8. So that’s how to set up and run and existing project.

I should explore what advantage comes with in step 2) selecting Java Project and proceeding the same way. You get the eclipse java builder….. not sure at this point if it buys you anything. As I mentioned I have not figured out how to set up debugging. But then I couldn’t make work too well in Netbeans either. Perhaps it requires a complete paradigm shift away from netbeans in terms of project setup. "

Monday, March 10, 2014

Snow cyberseminars at CUASHI

In this early 2014 CUASHI sponsored three cyberseminars on snow modelling.  Here they are below.

Presenter: Dr. Jeff Dozier - University of California, Santa Barbara, Bren School of Environmental Science & Management
in conjunction with Dr. Anne Nolin - Oregon State University, Department of Geosciences

Title: Assessing Snow and Snowmelt Runoff in Remote Mountain Ranges
Our objective is to estimate seasonal snow volumes, relative to historical trends and extremes, in snow-dominated mountains that have austere infrastructure, sparse gauging, challenges of accessibility, and emerging or enduring insecurity related to water resources. The world's mountains accumulate substantial snow and, in some areas, produce the bulk of the runoff. In ranges like Afghanistan's Hindu Kush, availability of water resources affects US policy, military and humanitarian operations, and national security. The rugged terrain makes surface measurements difficult and also affects the analysis of remotely sensed data. To judge feasibility, we consider two regions, a validation case and a case representing inaccessible mountains. For the validation case, we use the Sierra Nevada of California, a mountain range of extensive historical study, emerging scientific innovation, and conflicting priorities in managing water for agriculture, urban areas, hydropower, recreation, habitat, and flood control. For the austere regional focus, we use the Hindu Kush, where some of the most persistent drought in the world causes food insecurity and combines with political instability, and occasional flooding. Our approach uses a mix of satellite data and spare modeling to present information essential for planning and decision making, ranging from optimization of proposed infrastructure projects to assessment of water resources stored as snow for seasonal forecasts. We combine optical imagery (MODIS on Terra/Aqua), passive microwave data (SSM/I and AMSR-E), retrospective reconstruction with energy balance calculations, and a snowmelt model to establish the retrospective context. With the passive microwave data we bracket the historical range in snow cover volume.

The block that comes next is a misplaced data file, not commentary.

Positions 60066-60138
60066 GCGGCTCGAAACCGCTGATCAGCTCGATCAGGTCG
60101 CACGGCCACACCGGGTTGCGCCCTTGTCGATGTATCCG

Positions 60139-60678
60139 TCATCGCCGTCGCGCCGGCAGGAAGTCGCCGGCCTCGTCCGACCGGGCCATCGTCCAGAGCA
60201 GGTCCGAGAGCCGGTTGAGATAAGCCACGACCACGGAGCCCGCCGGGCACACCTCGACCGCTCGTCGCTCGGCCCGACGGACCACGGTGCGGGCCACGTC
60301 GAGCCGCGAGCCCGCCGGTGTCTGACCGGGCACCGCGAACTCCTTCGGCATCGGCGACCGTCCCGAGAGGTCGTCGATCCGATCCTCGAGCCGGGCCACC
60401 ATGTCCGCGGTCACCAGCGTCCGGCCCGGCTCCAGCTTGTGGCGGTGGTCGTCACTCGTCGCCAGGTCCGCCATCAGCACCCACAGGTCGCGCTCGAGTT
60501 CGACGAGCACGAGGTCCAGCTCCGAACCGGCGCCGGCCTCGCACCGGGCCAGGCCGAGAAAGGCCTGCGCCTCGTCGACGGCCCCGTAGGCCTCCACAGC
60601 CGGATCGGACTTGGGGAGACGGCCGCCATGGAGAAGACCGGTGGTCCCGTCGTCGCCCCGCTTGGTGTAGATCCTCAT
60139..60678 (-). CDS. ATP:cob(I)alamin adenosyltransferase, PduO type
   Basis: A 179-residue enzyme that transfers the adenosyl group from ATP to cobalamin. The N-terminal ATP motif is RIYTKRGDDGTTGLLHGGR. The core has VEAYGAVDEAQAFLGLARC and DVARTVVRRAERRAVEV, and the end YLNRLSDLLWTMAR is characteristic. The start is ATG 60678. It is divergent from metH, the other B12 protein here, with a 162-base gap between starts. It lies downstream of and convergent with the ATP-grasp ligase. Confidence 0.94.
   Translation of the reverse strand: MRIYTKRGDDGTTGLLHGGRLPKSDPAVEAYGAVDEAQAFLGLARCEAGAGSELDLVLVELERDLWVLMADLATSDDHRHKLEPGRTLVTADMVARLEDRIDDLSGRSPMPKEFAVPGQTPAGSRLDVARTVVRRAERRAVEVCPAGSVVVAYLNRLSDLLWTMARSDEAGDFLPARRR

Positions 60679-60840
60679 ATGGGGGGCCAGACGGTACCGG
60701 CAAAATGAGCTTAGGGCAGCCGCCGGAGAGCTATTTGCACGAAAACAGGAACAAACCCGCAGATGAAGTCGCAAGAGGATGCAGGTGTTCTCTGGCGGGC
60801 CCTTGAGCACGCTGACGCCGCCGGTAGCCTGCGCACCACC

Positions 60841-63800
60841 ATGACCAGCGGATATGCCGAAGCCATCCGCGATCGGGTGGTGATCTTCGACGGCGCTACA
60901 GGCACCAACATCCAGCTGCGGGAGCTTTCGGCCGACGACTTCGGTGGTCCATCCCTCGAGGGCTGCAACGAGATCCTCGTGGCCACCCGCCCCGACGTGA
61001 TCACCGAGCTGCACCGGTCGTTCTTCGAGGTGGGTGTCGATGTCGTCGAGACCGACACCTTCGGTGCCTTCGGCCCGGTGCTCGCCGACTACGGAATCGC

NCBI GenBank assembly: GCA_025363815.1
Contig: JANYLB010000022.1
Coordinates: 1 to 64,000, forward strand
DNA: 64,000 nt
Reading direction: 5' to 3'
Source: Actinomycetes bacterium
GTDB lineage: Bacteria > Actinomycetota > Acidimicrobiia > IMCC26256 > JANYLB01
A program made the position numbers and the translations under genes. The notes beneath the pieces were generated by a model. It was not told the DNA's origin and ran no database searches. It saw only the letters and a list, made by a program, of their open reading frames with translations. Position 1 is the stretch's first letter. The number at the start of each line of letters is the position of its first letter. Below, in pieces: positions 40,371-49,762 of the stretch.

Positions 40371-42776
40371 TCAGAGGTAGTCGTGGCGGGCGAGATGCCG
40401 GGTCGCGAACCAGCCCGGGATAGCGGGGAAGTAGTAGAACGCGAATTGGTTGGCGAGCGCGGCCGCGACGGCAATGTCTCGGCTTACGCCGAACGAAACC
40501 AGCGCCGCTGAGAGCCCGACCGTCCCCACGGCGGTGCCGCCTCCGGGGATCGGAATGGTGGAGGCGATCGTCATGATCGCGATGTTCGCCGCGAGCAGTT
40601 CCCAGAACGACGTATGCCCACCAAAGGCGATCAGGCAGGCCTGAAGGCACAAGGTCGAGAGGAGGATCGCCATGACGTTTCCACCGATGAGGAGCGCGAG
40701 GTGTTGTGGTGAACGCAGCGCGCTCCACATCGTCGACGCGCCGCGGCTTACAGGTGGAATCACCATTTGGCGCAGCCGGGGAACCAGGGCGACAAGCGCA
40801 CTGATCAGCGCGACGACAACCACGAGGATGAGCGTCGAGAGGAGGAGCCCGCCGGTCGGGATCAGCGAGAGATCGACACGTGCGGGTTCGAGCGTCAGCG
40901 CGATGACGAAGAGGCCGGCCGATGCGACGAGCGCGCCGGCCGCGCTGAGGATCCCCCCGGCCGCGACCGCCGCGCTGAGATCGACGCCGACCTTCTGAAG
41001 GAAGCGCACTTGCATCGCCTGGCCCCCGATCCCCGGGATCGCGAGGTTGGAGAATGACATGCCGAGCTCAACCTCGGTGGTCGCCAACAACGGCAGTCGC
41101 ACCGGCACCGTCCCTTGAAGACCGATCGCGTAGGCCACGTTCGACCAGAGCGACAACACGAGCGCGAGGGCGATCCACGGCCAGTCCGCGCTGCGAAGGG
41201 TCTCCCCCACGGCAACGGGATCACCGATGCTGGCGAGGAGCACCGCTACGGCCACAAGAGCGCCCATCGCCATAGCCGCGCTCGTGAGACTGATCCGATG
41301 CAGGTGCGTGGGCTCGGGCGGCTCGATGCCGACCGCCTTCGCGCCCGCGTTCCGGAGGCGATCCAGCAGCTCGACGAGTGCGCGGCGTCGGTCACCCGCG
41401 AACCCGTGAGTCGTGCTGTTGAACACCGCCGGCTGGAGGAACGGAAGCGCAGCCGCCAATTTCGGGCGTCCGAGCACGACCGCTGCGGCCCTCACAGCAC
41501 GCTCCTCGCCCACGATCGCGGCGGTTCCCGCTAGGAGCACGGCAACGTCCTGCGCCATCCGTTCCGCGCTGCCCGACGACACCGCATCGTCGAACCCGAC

Presenter: Dr. Michael Durand, Assistant Professor, Ohio State University

Title: Microwaves and snow grains: Monitoring the changing mountain snowpack
Abstract:  Snow is a vital water resource for over a sixth of the world's population. There are concerns about the impact of changing timing of snowmelt runoff in a warming climate. Microwave radiation has been measured from space and exploited to estimate snow water equivalent (SWE) for decades. Current algorithms struggle to successfully estimate SWE in mountainous areas. Use of microwave data for snowpack characterization for hydrologic studies has been stymied by the complex role of snow microstructure and layering on snow microwave emission, the large spatial scale of the passive microwave (PM) measurements compared with dominant montane landscape spatial scales, and vegetation attenuation of PM measurements.  Here, we summarize recent advances in these three areas, and assess the prospect of large-scale SWE estimation in mountainous areas.

Presenter: Dr. David Robinson, Rutgers University, Department of Geography

Title: Large-scale Snow Extent over Northern Hemisphere Lands
Annual snow cover extent (SCE) over Northern Hemisphere (NH) lands averages 25.8 million square kilometers.  It ranges from an average of 47.1 million sq. km. in January to 3.0 million sq. km. (mostly atop the Greenland Ice Sheet) in August. SCE is calculated at the Rutgers Global Snow Lab from daily SCE maps produced by meteorologists at the National Ice Center, who rely primarily on visible satellite imagery to construct the maps.

Annual SCE over NH lands has averaged lower since the late 1980s than earlier in the satellite era that began in the late 1960s.  This is most evident from late winter through spring, and in the past decade has been exceedingly pronounced at high latitudes in May and June. The most recent four Mays have had four of the five lowest NH SCEs on record, with Eurasian (Eur) SCE at a record low in 2013. North American (NA) SCE achieved a record minimum in May 2010, but of late has not been as consistently low as over Eur. The past six Junes have seen record minimum SCEs over the NH and Eur, with five of these six Junes the lowest over NA.  The recent early timing of arctic snowmelt appears to be occurring at an equivalent if not greater pace than the loss of summer Arctic sea ice extent.

While when projecting snow melt discharge it is much preferable to know the water equivalent of a snowpack (SWE) rather than its extent, the response of streamflow to seasonal SCE changes has been found to be significant within large basins in Siberia and the North American arctic.  Along with an overview of continental SCE kinematic, this hydrological relationship will be examined in this presentation, along with results looking at satellite microwave derived SWE and discharge, which also show promising results on a large scale.